Different regions and individual houses vary from the broad national trends, so we’ve included a Local Lowdown below to provide you with in-depth coverage for your area. As always, we will continue to monitor the housing and economic markets to best guide you in buying or selling your home.
 

Big Story Data

 

 

The Local Lowdown

Quick Take:
  • Median home prices are slightly below peak levels across the Bay Area. As more new listings come to market, we expect prices to continue rising and to reach new highs in the summer months.
  • Active listings, sales, and new listings rose month over month, which are all beneficial for the housing market. We expect inventory to increase in the first half of the year, and possibly return to a more normal market, after the slowdown experienced over the past year and a half.
  • Months of Supply Inventory has declined sharply in 2024, indicating that buyer competition is ramping up. MSI implies a sellers’ market in most of the Bay Area.
Note: You can find the charts/graphs for the Local Lowdown at the end of this section.
 

Median single-family home prices rose month over month across the Bay Area

In the Greater Bay Area, low inventory and high demand have more than offset the downward price pressure from higher mortgage rates, and prices generally haven’t experienced larger drops due to higher mortgage rates. Month over month, in April, median single-family home prices were only slightly below their all-time highs. Even Marin and San Francisco prices, which were extremely far below their previous peaks, have risen dramatically in 2024. Condo prices have been less volatile than those of single-family homes, moving more horizontally over the past two years. We expect prices in the Bay Area to remain slightly below peak until the early summer, but prices will almost certainly reach new highs in the second quarter of 2024 in the North and East Bay. Low, but rising inventory is only increasing prices as buyers are better able to find the best match.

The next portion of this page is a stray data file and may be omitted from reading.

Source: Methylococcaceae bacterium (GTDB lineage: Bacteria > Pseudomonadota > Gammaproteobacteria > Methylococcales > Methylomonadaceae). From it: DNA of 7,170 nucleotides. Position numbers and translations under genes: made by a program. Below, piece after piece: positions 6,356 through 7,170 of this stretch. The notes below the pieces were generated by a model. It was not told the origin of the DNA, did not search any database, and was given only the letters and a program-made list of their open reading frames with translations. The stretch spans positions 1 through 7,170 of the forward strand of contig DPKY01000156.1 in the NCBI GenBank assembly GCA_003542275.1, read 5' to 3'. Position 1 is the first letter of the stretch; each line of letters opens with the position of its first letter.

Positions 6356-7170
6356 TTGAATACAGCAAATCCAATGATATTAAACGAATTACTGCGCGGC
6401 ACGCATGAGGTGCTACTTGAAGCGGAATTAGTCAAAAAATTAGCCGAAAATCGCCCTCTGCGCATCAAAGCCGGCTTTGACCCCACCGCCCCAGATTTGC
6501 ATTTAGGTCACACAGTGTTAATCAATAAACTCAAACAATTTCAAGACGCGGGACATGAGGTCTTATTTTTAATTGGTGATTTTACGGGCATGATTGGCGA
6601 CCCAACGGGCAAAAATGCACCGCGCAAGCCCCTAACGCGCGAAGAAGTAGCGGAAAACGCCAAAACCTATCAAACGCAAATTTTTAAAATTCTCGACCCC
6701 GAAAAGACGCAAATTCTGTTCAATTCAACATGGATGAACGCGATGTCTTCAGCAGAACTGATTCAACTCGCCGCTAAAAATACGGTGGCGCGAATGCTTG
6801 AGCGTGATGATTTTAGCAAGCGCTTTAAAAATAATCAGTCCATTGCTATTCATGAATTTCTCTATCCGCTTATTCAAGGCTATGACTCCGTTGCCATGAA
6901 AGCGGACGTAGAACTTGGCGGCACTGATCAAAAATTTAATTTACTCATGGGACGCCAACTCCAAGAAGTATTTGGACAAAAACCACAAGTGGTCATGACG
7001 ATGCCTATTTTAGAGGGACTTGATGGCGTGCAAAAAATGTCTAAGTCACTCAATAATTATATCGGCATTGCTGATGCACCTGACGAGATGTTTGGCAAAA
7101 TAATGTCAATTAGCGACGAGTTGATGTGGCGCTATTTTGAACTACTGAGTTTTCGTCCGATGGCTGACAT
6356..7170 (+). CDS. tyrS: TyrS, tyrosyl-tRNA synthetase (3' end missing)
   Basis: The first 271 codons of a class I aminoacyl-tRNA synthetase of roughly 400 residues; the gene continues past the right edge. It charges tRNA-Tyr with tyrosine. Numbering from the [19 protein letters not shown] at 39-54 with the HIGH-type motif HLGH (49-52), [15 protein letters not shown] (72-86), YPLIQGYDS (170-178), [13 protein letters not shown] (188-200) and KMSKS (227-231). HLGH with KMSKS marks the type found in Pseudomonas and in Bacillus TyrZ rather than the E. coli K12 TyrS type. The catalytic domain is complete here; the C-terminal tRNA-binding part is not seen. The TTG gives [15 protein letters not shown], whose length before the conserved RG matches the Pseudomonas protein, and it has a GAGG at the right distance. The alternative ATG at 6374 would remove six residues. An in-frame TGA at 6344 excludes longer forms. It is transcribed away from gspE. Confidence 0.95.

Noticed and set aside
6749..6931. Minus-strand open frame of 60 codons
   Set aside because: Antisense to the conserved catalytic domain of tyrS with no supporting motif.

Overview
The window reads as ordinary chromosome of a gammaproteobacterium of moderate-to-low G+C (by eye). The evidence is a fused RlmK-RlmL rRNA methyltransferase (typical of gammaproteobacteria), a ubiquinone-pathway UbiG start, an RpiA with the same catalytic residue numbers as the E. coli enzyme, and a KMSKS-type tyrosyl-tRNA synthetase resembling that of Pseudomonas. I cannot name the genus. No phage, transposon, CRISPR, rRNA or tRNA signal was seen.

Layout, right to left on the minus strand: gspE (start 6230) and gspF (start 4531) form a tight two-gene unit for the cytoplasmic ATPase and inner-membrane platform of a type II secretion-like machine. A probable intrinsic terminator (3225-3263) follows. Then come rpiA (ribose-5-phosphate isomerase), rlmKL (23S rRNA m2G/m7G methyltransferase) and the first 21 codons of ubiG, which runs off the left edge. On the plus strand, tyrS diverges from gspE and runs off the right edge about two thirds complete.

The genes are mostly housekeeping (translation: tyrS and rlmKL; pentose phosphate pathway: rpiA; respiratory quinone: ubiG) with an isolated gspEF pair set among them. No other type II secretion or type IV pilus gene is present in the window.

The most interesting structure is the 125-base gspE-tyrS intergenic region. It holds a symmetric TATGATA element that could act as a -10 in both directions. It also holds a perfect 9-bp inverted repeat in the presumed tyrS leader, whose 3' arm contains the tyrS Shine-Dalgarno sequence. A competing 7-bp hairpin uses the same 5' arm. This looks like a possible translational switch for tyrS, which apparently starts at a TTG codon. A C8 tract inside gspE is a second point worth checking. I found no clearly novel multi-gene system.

High mortgage rates soften both supply and demand, but homebuyers seemed to tolerate rates above 6%. Now that rates are above 7%, sales may slow slightly in the next couple of months, which isn’t great for the market, but isn’t it terrible, either, as it may allow inventory to build in a massively undersupplied market.
 

Single-family home inventory, sales, and new listings increased month over month

Since the start of 2023, single-family home inventory has followed fairly typical seasonal trends, but at significantly depressed levels. Low inventory and fewer new listings have slowed the market considerably. Typically, inventory peaks in July or August and declines through December or January, but the lack of new listings prevented meaningful inventory growth. New listings have been exceptionally low, so the little inventory growth in 2023 was driven by softening demand. In December 2023, inventory and sales dropped. However, more new listings have come to the market in 2024, which has driven the significant increase in sales so far this year. The market is already looking healthier, and we expect more new listings and sales in Q2 2024.
 

Months of Supply Inventory fell in April 2024, indicating a sellers’ market

Months of Supply Inventory (MSI) quantifies the supply/demand relationship by measuring how many months it would take for all current homes listed on the market to sell at the current rate of sales. The long-term average MSI is around three months in California, which indicates a balanced market. An MSI lower than three indicates that there are more buyers than sellers on the market (meaning it’s a sellers’ market), while a higher MSI indicates there are more sellers than buyers (meaning it’s a buyers’ market). The Bay Area markets tend to favor sellers, which is reflected in their low MSIs. San Francisco MSI is notable for its variability over the past year, oscillating from buyers’ to sellers’ markets twice over the course of 12 months. Currently, MSI is below three months of supply (a sellers’ market) in every Bay Area county, except for single-family homes in Napa and condos in Marin, Napa, and San Francisco, which are now balanced.
 

Local Lowdown Data